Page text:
Sen. John Warner, R-Va., told about 1,700 middle school students that they are the future of the country at the Virginia Demonstration Project (VDP) Exposition in Fredericksburg, Va., where students were showcasing their scientific achievements.
"America is falling behind," Warner said, "as we train 70,000 scientists and engineers this year, China graduates 600,000 scientists and engineers. We need a wake-up call, and you are sending that wake-up call."
The VDP is a part of the N-STAR (Naval Research — Science and Technology for America’s Readiness) program, which was launched in 2004 by the Office of Naval Research (ONR). It was initiated to show young students that careers in math, science and engineering are fascinating, fun and socially relevant.
"There are worlds of problems waiting for you to solve," said the Chief of Naval Research Rear Adm. William Landay. "You have discovered that engineering is really a lot of fun when you can get your hands on it," said Landay, who is also the Assistant Deputy Commandant of the Marine Corps for Science and Technology.
Conceived as a multi-year, state-wide outreach effort involving high schools, middle schools and community colleges, the VDP is in its first phase and is limited to middle schools in King George, Stafford and Spotsylvania counties. The VDP program uses the science and engineering staff of the Naval Surface Warfare Center (NSWC) Dahlgren Division as mentors to the students and teachers.
A host of military and civilian leaders joined Sen. Warner and Rear Adm. Landay April 13 to commend the students and endorse the VDP program that gave the students an opportunity to work in their classrooms side-by-side with Navy scientists and engineers on technological projects designed to solve today’s problems.
"The students were outstanding in their presentations and in tying the technology to real-world environmental issues," said VDP program director Bob Stiegler, a retired engineer from the NSWC Dahlgren Division. "It is evident by the level of the speakers and the number and level of those in attendance, that the project has a broad base of support. And not just in words, but through active support of the leadership on all levels - Sen. Warner’s office, ONR, NSWC Dahlgren, the county school districts and the universities."
The VDP Expo confirmed for attendees, including NSWC Dahlgren Division Commanding Officer Capt. Joseph McGettigan, Fredericksburg Chamber of Commerce officials, King George, Stafford and Spotsylvania county middle school principles and school board members that a new generation of Americans can indeed make the world better and assist in national security efforts armed with math and science skills.
Students, working in teams of six to eight, used robots, computers, Microsoft PowerPoint presentations and movies they wrote, narrated and produced to explain their creative solutions to save lives, clean oil spills and clear mines from land and water.
"This is the American dream - developing things to make people’s lives better," McGettigan said. "When we give these kids a problem, there’s a lot of excitement as we watch their enthusiasm in solving it with a skill and technical savvy they didn’t have before."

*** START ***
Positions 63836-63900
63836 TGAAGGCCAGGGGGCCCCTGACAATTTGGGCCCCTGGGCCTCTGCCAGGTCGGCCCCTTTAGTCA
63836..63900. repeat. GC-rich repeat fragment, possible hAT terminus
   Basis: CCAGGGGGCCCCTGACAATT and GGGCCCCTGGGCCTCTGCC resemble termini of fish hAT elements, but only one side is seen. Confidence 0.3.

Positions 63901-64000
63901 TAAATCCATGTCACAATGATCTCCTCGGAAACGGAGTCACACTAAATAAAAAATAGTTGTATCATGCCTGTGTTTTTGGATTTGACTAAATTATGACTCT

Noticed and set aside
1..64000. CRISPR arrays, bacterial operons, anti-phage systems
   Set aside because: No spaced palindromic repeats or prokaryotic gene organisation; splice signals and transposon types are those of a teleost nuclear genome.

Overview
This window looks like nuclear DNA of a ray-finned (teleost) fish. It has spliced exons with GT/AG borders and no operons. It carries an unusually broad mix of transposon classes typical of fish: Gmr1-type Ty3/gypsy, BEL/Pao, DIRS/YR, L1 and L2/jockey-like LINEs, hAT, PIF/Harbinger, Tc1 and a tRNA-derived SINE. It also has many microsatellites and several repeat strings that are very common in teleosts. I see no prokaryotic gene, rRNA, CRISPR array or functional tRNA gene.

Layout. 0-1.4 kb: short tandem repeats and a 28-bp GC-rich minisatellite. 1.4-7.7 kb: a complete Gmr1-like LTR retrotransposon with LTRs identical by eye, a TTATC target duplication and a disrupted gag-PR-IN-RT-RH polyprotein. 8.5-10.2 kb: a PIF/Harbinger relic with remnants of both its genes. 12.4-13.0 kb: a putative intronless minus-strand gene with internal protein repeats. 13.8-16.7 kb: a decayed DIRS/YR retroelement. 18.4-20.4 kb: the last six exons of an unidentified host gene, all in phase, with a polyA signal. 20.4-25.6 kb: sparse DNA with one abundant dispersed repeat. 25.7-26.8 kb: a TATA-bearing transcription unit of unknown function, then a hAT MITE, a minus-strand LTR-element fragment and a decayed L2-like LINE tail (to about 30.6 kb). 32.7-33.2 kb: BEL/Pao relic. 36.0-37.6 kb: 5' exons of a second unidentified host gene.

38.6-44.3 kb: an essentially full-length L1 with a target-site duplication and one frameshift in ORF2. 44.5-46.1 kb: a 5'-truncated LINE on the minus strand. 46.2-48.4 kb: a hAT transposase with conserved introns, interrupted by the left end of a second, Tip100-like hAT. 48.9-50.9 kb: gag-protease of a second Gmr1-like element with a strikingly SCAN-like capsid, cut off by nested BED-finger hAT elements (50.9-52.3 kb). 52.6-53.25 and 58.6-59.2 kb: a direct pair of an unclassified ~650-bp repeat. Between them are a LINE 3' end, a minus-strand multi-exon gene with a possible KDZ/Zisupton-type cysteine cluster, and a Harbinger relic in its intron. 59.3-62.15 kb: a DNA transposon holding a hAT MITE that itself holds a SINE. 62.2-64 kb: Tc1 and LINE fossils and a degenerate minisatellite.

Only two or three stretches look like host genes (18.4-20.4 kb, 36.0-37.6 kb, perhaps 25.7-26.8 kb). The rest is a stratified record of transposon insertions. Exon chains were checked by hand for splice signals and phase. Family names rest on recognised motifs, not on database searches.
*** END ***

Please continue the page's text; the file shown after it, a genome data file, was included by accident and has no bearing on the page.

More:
One way VDP generates the interest of students in math and science is through their teachers. The program provides middle school teachers with opportunities to team with scientists and engineers from the mentor-rich environment at the naval warfare centers.
"We were able to see science and engineering in real jobs doing real things for all of us," said Dr. Jean Murray, Superintendent of Stafford County Public Schools. "Our students learned more than science and math. They have learned about creativity and problem solving, and how to learn by sharing information."
VDP common themes featured robotics problems that were integrated into four subject areas: math, science, language arts and civics. "N-STAR definitely changed my mind," said Kaitlin McDonough, an H.H. Poole Middle School seventh-grader, after giving a brief about how to clean up an oil spill and protect coral reefs and marine life. "Before our project, I saw math as just numbers."
Mentors from NSWC Dahlgren, approximately 35 scientists and engineers, shared real-world experiences to shape positive perceptions about math and science among students preparing for high school. "Although this program was developed to encourage young people to consider careers in technical fields, working with these young minds reinvigorated me and made me more appreciative of my work," said Bruce Copeland, a Strategic and Weapon Control Systems Department engineer, who mentored students at Chancellor Middle School.
"With all the reports about the inability of young people to concentrate on a single task, it was enlightening to see the focus and intensity of purpose that some of the young men and women could bring to bear on solving a complex problem. It improves my outlook for the future of our nation," Copeland said.
VDP’s ultimate goal is to establish educational outreach programs at other Navy research and development centers throughout the country. The initiative could eventually expand beyond the Navy and evolve into a national demonstration project encompassing all the Defense Department laboratories in a sustained effort to secure the long-term competitiveness of America’s science and technology workforce by hooking more students on math and science at an earlier age.
"After approaching this problem from a practical aspect, our students have a clearer understanding of what public policy is and can see themselves in the future as citizens who have an active part to play in public policy," said H. H. Poole Middle School civics teacher Nancy Vitale.
For more information about the Virginia Demonstration Project, go to the N-STAR Web site at http://www.nstarweb.com/.